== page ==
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Ellie Roebuck on her four-week injury that lasted five months

Ellie Roebuck puts most 22-year-olds to shame.

By the time the goalkeeper celebrated her 22nd birthday, she had already represented England, lifted the FA Cup, won the WSL Golden Glove, been Manchester City’s number one for two years and played at the Olympics. Yeah, me neither.

A career that had exclusively been on an upward trajectory hit its first stumbling block in August of last year as Roebuck suffered a calf injury on the eve of the 2021/22 season. After being ruled out of City’s Champions League clash with Real Madrid, manager Gareth Taylor described the injury as a ‘slight issue… nothing too severe’ and was hopeful she could to return for her side’s WSL opener in four days time. Roebuck didn’t feature for another five months.

“Tough, really tough,” Roebuck told 90min. “The injury itself it was so out of my control, I didn’t know what was happening. There were times when we didn’t have a solution, we didn’t know how long it was going to be, nobody knew. It was just quite a long, mind numbing process.”

An initial scan gave a prognosis of four to six weeks out. After briefly returning to the pitch, a second MRI revealed a tear to another part of her calf and complications with scar tissue followed. Roebuck lost all range of motion in her knee because of the pain. The 22-year-old travelled to Barcelona to see one of several specialists – to no avail – before a breakthrough finally came in December.

As Roebuck sat on the sideline, City were knocked out of the Champions League and beaten four times in the WSL, while new England boss Sarina Wiegman named her first three squads as Euro 2022 preparations stepped up.

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“I think more mentally (it was tough), seeing the team not in the place they want to be and just being helpless and not able to do anything about it,” she added.

“And Sarina came in at England and I’d missed out on the first few camps with such a huge summer ahead, so there was a lot of uncertainty and a lot of things that ran through my mind at the time. Now I’m just so grateful to be back on the pitch, because there were points of rehab where I really didn’t know if I’d make it to the back end of the season.”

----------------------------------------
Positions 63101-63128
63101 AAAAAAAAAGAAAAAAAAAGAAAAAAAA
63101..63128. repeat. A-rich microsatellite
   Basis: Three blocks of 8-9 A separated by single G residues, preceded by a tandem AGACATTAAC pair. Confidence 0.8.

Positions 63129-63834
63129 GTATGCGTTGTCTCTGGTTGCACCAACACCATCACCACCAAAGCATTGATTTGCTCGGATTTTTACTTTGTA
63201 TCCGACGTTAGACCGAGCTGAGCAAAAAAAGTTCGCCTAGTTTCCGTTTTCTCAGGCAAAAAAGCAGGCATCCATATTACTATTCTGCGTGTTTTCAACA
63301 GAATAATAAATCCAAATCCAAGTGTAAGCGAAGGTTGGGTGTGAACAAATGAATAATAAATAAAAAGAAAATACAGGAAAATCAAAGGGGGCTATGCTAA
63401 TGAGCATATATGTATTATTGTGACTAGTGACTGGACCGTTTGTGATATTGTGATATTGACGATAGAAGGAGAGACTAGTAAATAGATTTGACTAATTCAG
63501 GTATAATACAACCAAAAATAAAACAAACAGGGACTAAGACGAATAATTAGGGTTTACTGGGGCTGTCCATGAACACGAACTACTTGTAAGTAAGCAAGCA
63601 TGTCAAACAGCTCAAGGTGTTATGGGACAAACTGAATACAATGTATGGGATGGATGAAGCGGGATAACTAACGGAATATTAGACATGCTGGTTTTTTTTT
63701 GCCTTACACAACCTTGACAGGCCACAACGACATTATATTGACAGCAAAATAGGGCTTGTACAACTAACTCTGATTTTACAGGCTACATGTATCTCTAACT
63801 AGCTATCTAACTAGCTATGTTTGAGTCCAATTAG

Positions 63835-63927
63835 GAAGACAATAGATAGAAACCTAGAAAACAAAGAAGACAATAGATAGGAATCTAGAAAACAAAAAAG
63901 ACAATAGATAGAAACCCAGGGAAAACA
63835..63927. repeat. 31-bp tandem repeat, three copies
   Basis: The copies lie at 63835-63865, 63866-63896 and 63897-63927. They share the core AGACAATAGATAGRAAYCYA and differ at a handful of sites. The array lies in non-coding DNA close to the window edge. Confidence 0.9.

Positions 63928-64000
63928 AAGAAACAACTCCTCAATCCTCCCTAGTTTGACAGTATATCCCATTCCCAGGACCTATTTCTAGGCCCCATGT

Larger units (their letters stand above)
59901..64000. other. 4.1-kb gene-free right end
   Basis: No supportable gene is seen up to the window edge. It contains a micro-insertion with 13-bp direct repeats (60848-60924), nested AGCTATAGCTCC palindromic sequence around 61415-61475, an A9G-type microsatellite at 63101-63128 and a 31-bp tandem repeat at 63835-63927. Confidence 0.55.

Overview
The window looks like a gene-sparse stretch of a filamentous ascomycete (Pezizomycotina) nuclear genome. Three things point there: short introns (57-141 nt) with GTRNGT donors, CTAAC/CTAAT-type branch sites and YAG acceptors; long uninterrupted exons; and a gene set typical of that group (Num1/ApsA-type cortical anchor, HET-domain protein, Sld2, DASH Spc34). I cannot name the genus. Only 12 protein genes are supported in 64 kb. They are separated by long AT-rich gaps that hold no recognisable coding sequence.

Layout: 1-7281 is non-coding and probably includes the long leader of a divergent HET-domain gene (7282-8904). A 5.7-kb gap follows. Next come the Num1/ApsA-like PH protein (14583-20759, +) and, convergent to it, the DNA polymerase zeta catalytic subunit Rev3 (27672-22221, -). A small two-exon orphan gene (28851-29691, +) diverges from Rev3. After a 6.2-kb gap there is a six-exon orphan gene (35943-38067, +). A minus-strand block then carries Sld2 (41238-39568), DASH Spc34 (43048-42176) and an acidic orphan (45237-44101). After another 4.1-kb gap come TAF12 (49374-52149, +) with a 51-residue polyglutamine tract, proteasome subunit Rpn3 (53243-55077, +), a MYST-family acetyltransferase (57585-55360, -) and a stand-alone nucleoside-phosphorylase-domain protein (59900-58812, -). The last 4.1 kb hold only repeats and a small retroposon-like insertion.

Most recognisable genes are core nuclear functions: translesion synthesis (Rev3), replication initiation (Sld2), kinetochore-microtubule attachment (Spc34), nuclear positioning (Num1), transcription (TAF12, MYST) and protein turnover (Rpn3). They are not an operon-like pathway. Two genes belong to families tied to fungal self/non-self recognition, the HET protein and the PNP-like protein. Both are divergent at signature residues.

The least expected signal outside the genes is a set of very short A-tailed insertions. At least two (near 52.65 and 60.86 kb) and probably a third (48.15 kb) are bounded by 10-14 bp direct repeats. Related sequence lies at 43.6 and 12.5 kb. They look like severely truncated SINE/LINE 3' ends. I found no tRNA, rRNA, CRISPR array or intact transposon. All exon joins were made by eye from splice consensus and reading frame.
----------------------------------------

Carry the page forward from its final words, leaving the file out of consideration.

Injury rehab can be an isolating process, but this wasn’t necessarily the case for Roebuck given the sheer volume of City players who have had spells on the sideline this season.

“It was almost like we were ticking people off getting them back on the pitch,” Roebuck laughed. “I was hoping mine would come a lot sooner that it did but people kept overtaking me. I was betting people: ‘I’m going to be back before you’ and then nope, another one overtakes.”

Rehabbing alongside Roebuck was fellow shot stopper Karen Bardsley, who is hanging up her boots after Sunday’s FA Cup final.

The 37-year-old has been a key figure in Roebuck’s career. In the space of three years, Roebuck went from idolising Bardsley at the 2015 World Cup, to training alongside her and then competing with her for a starting spot.

What was it like training with England’s number one as a teenager?

“Crazy, crazy. There’s so many times the ball would just fire past me and I’d be like: ‘there’s no way I can do this.’ But she just kept with me, kept patient. She was training to be England’s number one, but she had this kid who was crap probably ruining her session, but she was so patient, so supportive, and I owe her a lot for that.” 

The return of Roebuck and other key personnel has seen City’s fortunes transform during the second half of the season. They could sign off the campaign with a domestic double with victory over Chelsea in the FA Cup final – a side against who Roebuck turned in one of her most memorable performances.

In 2018, following an injury to Bardsley, the youngster was unexpectedly thrust into the thick of the action from the bench against the Blues, aged 18.

“When KB went down, I was looking around thinking ‘someone’s gonna have to go warm up’, and then I was like ‘oh, it’s me’.”

She turned in a mammoth display to preserve a clean sheet against one of the WSL’s most potent forward lines.

“I’ve made a career on that!” Roebuck laughed. “Hopefully I can have another game like that at the weekend; that’d be nice.”

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